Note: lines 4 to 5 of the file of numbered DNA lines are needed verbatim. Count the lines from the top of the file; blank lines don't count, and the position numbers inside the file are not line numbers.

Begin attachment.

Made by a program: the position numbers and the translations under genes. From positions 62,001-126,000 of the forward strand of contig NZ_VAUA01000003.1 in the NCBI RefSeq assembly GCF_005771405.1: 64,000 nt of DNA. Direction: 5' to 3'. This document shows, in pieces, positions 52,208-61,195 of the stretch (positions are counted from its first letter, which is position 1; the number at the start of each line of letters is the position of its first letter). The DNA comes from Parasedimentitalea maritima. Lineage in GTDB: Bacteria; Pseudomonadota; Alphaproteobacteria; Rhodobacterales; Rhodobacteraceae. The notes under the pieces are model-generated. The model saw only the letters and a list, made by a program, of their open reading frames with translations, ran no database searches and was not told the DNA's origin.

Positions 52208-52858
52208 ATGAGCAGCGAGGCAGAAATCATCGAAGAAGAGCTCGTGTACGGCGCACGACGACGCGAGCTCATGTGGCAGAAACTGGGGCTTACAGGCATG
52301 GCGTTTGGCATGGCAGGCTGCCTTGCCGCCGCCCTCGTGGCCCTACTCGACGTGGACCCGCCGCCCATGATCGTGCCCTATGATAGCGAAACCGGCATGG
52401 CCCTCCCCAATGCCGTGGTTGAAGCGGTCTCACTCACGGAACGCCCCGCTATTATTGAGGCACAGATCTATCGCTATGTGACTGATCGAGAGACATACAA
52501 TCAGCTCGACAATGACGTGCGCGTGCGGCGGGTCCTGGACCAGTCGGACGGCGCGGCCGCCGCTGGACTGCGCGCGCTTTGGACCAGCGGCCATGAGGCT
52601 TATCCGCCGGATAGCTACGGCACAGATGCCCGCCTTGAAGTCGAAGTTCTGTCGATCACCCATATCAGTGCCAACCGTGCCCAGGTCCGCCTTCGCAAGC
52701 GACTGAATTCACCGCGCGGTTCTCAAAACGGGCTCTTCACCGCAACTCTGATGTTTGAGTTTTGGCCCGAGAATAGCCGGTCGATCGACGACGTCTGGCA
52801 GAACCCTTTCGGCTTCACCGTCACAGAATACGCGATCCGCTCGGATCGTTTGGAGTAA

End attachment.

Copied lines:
52301 GCGTTTGGCATGGCAGGCTGCCTTGCCGCCGCCCTCGTGGCCCTACTCGACGTGGACCCGCCGCCCATGATCGTGCCCTATGATAGCGAAACCGGCATGG
52401 CCCTCCCCAATGCCGTGGTTGAAGCGGTCTCACTCACGGAACGCCCCGCTATTATTGAGGCACAGATCTATCGCTATGTGACTGATCGAGAGACATACAA